Driving With Cannabis: Know Your Rights
Depending on the state you live in, driving with cannabis on board may be a risky endeavor. The penalties for possessing cannabis can range from a small fine to six months in jail. Getting pulled over by law enforcement even in the legal state may have consequences, so it is smart to know your rights just in case.
You have the right to remain silent
You have a right not to speak, as long as you present your license and registration and cooperate. The officer may not like it, but you can always opt out for short answers.
You do not have to consent to a search
The best course of action is to say “Officer, I have nothing to hide, but I do not consent to any searches.” Often, officers try to convince drivers that they need to “take a quick look” in your trunk. You do not have to consent to a search — and in this case, officers will need a cause or a search warrant to proceed.
Keep your cannabis secure
To transport cannabis safely, choose a scent-proof container and keep it in a safe location in your trunk, out of sniffing distance of officers.
The smell of marijuana can be a reason for a search of your vehicle or person
In many states, the odor of cannabis remains a substantial reason for an officer to believe that a crime is being committed, thus allowing them to search your car. Keep your cannabis in a scent-proof container and avoid hotboxing (obvious, but still!).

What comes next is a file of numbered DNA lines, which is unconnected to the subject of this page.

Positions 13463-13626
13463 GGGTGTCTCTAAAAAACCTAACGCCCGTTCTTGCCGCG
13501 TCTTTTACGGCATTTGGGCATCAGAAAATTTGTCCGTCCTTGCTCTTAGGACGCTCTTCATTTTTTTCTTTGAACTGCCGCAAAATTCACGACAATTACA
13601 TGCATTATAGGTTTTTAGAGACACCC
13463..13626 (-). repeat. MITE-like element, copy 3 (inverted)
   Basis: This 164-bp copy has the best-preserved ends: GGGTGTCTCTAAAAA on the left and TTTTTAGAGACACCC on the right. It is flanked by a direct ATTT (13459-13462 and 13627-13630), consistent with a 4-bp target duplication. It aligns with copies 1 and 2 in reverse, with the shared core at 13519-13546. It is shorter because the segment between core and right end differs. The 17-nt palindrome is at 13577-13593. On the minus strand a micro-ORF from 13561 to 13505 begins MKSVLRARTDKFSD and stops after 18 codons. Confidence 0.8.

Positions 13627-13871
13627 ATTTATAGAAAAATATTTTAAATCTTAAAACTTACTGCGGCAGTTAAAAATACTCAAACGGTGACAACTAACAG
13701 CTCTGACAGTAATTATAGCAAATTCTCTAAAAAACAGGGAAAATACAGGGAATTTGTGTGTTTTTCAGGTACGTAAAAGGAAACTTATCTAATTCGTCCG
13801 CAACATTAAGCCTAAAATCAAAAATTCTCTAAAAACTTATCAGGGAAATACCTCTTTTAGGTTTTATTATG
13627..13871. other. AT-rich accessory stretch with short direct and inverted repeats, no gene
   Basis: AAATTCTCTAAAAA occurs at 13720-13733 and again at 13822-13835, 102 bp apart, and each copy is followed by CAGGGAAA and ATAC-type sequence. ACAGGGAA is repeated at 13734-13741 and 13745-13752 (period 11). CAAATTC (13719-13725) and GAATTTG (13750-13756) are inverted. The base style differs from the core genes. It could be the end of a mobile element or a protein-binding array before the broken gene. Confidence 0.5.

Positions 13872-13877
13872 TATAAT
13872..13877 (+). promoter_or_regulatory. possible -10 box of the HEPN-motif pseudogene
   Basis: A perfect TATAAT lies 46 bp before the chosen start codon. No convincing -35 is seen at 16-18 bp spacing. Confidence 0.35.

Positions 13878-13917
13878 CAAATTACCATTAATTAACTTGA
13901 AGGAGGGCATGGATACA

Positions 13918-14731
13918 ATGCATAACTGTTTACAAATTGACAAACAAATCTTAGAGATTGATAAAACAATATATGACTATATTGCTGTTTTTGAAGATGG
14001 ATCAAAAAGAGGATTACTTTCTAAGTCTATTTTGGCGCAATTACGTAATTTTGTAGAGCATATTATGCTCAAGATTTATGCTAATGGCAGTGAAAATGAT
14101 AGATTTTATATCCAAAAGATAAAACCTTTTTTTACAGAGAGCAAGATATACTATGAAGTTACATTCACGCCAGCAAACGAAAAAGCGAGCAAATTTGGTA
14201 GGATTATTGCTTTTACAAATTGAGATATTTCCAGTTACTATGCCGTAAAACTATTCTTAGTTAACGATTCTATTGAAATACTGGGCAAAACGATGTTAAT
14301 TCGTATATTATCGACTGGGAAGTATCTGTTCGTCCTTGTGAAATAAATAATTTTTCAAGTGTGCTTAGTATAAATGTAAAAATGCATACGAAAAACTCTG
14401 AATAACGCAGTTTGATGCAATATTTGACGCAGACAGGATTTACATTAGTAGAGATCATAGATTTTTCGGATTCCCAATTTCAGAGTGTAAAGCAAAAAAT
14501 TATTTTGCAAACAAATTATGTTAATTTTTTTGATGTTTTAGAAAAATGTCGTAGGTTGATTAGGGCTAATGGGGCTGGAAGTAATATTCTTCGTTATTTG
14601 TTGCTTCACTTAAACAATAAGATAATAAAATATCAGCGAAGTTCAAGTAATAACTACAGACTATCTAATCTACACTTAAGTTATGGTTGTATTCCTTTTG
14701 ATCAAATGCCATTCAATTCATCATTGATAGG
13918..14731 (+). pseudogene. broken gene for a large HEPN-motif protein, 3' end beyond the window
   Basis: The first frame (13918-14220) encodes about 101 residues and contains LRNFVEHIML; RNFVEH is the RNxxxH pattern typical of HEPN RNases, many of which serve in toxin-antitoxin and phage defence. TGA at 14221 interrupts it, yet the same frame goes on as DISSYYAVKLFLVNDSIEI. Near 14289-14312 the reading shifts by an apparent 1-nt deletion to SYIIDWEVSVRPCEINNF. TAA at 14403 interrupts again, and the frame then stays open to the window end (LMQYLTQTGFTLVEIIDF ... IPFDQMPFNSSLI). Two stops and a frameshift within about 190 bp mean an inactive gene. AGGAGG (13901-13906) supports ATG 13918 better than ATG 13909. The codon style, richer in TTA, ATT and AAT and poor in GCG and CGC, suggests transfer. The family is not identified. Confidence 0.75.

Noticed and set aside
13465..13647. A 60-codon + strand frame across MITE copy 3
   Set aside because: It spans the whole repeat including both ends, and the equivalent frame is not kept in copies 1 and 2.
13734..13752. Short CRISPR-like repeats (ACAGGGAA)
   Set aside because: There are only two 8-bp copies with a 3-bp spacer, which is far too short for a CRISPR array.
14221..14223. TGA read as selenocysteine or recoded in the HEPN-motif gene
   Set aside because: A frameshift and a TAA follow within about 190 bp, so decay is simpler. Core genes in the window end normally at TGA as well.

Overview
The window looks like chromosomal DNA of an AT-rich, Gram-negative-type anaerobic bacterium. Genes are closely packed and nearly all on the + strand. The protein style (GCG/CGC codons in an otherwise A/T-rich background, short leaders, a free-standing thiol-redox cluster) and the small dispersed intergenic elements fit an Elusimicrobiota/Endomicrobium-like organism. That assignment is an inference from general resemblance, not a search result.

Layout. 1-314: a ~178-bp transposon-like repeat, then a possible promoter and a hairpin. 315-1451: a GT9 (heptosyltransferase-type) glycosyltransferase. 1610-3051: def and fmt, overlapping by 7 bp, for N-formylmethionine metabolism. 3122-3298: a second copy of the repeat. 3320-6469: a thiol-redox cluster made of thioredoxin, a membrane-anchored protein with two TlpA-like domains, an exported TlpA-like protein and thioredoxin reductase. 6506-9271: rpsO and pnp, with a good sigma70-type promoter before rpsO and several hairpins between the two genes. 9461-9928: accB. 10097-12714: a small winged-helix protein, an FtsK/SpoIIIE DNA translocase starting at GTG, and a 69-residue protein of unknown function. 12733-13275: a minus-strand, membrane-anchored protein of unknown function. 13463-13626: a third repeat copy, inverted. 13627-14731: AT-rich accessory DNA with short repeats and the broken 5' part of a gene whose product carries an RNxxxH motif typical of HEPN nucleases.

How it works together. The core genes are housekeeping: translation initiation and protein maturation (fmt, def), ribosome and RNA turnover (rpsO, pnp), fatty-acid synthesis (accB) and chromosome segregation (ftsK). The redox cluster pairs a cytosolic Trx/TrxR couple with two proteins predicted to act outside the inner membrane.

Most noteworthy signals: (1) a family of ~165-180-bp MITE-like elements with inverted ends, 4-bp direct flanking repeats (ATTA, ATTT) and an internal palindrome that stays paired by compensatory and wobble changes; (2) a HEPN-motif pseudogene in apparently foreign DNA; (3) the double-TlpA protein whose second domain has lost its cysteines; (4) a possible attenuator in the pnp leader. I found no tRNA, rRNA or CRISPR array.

You may ask if you are free to go at any time
If you have done nothing wrong and the officer has no reason to continue keeping you, ask politely, “Officer, am I being detained or am I free to go?”. If they have no reason to hold you, be persistent.
You have the right to ask for a lawyer
If the officer refuses to let you go, you are being detained. The first thing you should say is “I am going to remain silent, and I would like to see a lawyer.” This will protect you from further questioning by the police and give you the chance to seek legal help before proceeding. Keep a business card or phone number of a lawyer in your wallet, just in case.
This post is based on this Leafly material.
(Sweedsy in no way encourages illegal activity and would like to remind its readers that marijuana usage continues to be an offense under Federal Law, regardless of state marijuana laws. To learn more, click here.)